To that end, I have made a list of a few things the "recently betrayed" might consider, upon finding themselves in that emotional tornado:

1) Double check your privacy settings on your personal page. Make sure you check off the most private setting, where only your CLOSE friends can see what you post. And then post NOTHING about what you're going through.

2) Go through every person on your friends list, (yes, this is tedious, but worth the peace of mind), and edit the "friends list" setting to allow access ONLY to those you are comfortable with. If there are people you don't want to unfriend, but are not sure of how much you want them to see, switch them to "restricted".

3) Create an alternate account, in a name no one you know will associate with you. Then you can still search for those who have you blocked.

4) DON'T USE THE ALTERNATE ACCOUNT TO SEARCH FOR THOSE WHO HAVE YOU BLOCKED. Unless it's absolutely necessary. It sucks a piece of your soul when you get consumed by the investigating. And chances are, they have tightened up their privacy settings too, and you won't be able to see anything anyway.

5) MOST IMPORTANTLY, there will come a time when you realize this situation is eating you alive. This is when you will have to make the choice to stop caring. It is the hardest thing you will ever do, but the best thing you can do for your inner peace. Every time you feel the need to search, or stalk, or even peek, breathe deeply and tell yourself that neither of them should have that much power over you. If you feel like you have to constantly be wondering if they are in contact, or you always have to be searching and checking, it will eliminate any chance you might have to feel at peace. You have no idea how important that is.

Recently, my brother and SIL stayed at my house for a weekend. Early on a Saturday morning, my SIL got me out of the house to go Walmart shopping. As soon as we pulled out of the driveway, she asked, "Where does he live? Let's go see if that bitch's car is there." I told her "I really have no need to know. I decided a long time ago that if he doesn't want me, it's HIS loss, and it just doesn't matter who he's with". She told me she couldn't believe I could be so calm, and that SHE would need to know everything they were doing, and would probably have beaten the shit out of them both. Yup. I get it. It's what I WANTED to do. But I can't go to jail. My kids deserve a happy, peaceful mom, and I deserve that for myself. Those two assholes have taken enough from me and my kids. I won't let them have my happiness and my peace.

To anyone who is going through this pain, you will get through it. It's going to suck for a long time before it gets better, but it WILL get better. And always keep in mind you are NOT alone. There are others who have been there, and can be an example of coming out so much better on the other side, or maybe they will just be a shoulder. Or an ear. Just know, it gets better. And if it makes you feel better, start an anonymous FB page and call it "Flushing the Catfish", or "The Trash Takes ITSELF Out". Or maybe YOUR page could be "Rebuilding After The Fire". Whatever you need to do, to convince yourself there can be life after betrayal, do that. And don't forget to dance:)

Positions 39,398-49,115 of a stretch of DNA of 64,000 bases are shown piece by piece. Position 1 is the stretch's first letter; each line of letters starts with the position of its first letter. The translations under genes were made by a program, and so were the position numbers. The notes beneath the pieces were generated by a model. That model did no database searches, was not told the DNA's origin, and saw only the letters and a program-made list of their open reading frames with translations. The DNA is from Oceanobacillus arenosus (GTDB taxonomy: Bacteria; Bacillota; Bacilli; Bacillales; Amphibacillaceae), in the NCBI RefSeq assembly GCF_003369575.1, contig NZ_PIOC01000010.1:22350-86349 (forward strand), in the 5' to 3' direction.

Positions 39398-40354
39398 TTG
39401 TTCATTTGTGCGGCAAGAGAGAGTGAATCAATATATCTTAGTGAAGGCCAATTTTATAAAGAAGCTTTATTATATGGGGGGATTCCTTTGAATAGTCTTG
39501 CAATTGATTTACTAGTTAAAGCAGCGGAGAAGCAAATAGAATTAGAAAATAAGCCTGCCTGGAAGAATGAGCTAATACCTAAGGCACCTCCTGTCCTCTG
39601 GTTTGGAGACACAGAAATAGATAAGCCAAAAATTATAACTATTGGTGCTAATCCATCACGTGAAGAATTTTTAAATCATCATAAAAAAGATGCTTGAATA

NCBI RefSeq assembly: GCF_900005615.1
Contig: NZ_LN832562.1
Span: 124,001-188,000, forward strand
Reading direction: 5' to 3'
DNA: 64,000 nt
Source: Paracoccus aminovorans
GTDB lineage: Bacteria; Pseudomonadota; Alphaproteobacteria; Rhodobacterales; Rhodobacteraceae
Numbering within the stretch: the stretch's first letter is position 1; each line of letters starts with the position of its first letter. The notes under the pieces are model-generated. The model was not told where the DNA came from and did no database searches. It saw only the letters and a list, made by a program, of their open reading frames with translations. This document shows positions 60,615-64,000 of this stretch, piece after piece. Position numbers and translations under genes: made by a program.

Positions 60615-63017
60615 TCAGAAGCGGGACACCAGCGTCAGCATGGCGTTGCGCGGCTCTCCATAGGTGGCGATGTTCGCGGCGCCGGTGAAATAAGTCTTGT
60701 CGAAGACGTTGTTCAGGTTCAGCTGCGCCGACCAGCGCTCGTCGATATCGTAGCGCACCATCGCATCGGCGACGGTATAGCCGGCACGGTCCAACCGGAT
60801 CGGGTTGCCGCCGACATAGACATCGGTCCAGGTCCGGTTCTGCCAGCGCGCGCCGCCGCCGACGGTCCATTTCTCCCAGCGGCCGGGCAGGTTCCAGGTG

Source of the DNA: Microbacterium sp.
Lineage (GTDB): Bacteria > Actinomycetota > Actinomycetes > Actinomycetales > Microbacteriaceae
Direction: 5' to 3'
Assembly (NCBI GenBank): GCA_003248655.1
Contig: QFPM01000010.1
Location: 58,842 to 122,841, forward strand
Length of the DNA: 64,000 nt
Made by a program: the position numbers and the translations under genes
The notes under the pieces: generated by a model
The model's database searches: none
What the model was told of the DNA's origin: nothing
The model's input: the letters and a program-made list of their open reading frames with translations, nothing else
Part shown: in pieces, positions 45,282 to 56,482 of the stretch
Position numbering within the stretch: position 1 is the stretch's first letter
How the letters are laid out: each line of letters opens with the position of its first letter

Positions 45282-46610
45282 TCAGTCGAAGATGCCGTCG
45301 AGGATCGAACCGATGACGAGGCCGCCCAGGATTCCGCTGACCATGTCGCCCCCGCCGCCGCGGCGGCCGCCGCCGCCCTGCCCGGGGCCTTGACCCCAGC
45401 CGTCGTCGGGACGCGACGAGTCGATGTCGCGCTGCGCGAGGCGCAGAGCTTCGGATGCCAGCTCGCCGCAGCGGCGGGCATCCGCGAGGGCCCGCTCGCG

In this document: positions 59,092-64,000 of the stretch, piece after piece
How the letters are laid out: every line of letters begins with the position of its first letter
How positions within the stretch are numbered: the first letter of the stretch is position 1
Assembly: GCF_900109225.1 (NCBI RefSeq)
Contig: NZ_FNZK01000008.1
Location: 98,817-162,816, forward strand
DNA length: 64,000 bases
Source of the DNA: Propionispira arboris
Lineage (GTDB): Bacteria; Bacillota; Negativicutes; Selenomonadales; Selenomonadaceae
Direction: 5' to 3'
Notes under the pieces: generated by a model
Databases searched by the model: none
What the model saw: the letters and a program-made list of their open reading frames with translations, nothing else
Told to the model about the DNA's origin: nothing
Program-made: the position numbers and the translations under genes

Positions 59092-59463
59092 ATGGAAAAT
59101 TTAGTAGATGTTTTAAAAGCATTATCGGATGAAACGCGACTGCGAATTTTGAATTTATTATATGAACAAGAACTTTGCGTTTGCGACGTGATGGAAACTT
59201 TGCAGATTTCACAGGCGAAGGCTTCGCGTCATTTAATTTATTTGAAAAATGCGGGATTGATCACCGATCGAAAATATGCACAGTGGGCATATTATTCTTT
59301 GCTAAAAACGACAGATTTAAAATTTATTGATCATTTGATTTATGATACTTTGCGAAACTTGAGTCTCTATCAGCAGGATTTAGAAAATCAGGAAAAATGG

Sunday, July 26, 2015

Autism...And ONLY The Version Of Autism I Know Personally

A long time ago, (three years, really), I opened up a Facebook account, and dug my way out of extreme loneliness. I have written before about how isolating the life of an autism parent can be. In all honesty, parenting ALL kids can leave us isolated if we don't find our own outlets for social interaction, but for parents of children with disabilities, (or DIFFERING abilities, because God forbid someone should be offended), I promise you, the struggle is VASTLY different. This post is not about who "has it hardest". There are just challenges that come with parenting a child, that you can't fathom unless you experience that challenge. If you think I'm wrong, come on over for a weekend. You can wear my shoes.

I don't mean to tell this part of the story because I need sympathy, pity, donations, a pat on the back...I tell this as a matter of fact. It just is. But I needed to state that matter of fact, to set up what I really want to talk about.


I tell true stories about what goes on in our lives. To be honest, autism is probably a small part of our lives, but it does manage to touch every other aspect, so it becomes bigger than it seems to be. My own child is severely autistic. His level of understanding is probably less than that of a two year old, and he has NO COMPREHENSION of social media or opinions of others. If I see another child pointing at my son and laughing, or making comments, it rips me to my core, but it doesn't affect my son in the slightest manner. What others think or say has no meaning to my boy. He could see a group of kids pointing at him, and he would simply continue smiling in his way because that scene from Rudolph is still playing in his head. He doesn't understand the concept of shame, embarrassment, cruelty, or anything else that has the potential to emotionally hurt him.